Cancer incidence by ethnicity

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Cancer is more common in White and Black males than in Asian males, England


Cancer is more common in White females than in Black or Asian females, England

Age-standardised (AS) incidence rates Open a glossary item for White males with cancer (excluding non-melanoma skin cancer) range from 408.2 to 416.8 per 100,000. Rates for Black males are similar, ranging from 316.7 to 488.3 per 100,000 whereas the rates for Asian males are significantly lower, ranging from 168.3 to 258.9 per 100,000.[1]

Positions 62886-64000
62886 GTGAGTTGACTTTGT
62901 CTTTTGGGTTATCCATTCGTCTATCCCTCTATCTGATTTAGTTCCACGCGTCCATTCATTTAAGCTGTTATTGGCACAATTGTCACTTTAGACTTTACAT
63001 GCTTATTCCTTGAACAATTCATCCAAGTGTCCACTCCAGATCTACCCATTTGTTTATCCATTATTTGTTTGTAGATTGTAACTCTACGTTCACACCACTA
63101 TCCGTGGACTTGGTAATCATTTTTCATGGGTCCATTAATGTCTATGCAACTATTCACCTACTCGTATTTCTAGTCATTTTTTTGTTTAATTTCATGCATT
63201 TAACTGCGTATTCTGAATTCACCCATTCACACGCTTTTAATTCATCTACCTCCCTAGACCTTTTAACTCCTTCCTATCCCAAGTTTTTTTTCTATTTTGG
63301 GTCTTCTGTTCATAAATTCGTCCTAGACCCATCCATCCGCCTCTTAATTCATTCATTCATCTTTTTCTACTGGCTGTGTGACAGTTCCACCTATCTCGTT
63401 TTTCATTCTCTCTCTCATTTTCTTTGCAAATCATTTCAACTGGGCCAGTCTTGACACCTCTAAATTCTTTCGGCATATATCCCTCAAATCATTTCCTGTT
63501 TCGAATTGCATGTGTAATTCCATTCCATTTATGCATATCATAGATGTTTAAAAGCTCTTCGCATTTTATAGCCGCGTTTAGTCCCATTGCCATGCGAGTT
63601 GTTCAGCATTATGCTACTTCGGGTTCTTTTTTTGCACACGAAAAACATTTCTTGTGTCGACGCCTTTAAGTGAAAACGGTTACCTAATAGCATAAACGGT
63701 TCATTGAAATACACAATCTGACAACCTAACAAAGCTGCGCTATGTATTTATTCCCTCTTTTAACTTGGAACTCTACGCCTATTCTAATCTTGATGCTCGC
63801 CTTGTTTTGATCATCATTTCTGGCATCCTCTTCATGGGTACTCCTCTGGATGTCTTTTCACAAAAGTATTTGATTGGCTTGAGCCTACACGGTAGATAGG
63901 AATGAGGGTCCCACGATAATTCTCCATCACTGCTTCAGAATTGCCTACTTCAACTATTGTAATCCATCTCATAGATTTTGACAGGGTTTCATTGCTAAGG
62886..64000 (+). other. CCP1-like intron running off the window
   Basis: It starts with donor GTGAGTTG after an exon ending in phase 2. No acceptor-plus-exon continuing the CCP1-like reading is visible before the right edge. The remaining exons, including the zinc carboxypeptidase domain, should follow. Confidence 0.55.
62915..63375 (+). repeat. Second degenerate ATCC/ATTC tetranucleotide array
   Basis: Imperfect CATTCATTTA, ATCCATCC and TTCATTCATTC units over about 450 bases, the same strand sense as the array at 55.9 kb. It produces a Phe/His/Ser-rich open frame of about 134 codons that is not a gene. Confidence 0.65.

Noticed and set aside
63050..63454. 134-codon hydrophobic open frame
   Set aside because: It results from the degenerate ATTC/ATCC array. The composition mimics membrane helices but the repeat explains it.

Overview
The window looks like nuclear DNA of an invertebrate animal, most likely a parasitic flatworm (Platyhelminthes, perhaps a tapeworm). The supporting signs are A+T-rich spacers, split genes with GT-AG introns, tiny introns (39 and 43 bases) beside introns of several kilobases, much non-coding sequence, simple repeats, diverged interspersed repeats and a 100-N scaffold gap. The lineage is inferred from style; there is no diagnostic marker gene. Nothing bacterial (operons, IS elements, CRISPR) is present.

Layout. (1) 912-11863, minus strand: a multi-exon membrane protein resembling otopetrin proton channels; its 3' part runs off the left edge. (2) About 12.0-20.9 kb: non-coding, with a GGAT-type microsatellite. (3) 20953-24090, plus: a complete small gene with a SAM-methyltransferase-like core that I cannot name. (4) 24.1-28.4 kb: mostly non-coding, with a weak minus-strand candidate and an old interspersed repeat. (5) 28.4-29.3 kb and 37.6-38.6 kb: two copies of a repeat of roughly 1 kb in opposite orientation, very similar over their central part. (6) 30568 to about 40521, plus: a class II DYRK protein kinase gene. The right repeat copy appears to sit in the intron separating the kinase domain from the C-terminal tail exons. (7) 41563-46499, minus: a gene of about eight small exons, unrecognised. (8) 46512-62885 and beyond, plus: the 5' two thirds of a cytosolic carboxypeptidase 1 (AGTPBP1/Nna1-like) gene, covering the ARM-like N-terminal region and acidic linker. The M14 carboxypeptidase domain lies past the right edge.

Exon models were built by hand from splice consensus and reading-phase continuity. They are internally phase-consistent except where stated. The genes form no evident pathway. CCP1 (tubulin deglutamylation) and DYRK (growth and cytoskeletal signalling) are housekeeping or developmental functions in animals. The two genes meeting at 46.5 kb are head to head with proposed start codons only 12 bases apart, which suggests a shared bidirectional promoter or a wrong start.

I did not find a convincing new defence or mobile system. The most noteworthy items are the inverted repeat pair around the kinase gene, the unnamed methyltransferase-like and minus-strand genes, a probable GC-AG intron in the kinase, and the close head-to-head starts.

For females there is a different pattern – the AS rates for White females range from 351.0 to 358.4 per 100,000, while rates for Asian and Black females are significantly lower ranging from 168.4 to 249.8 per 100,000 and 215.0 to 322.0 per 100,000 respectively.[1]

Ranges are given because of the analysis methodology used to account for missing and unknown data. A total of 1,192,585 cancer cases were identified; 24% had no known ethnicity.


  1. National Cancer Intelligence Network and Cancer Research UK. Cancer Incidence and Survival by Major Ethnic Group, England,  2002-2006. 2009

About this data

Data is for: England, 2002-2006. See source for ICD codes and other data specifics.

Last reviewed:

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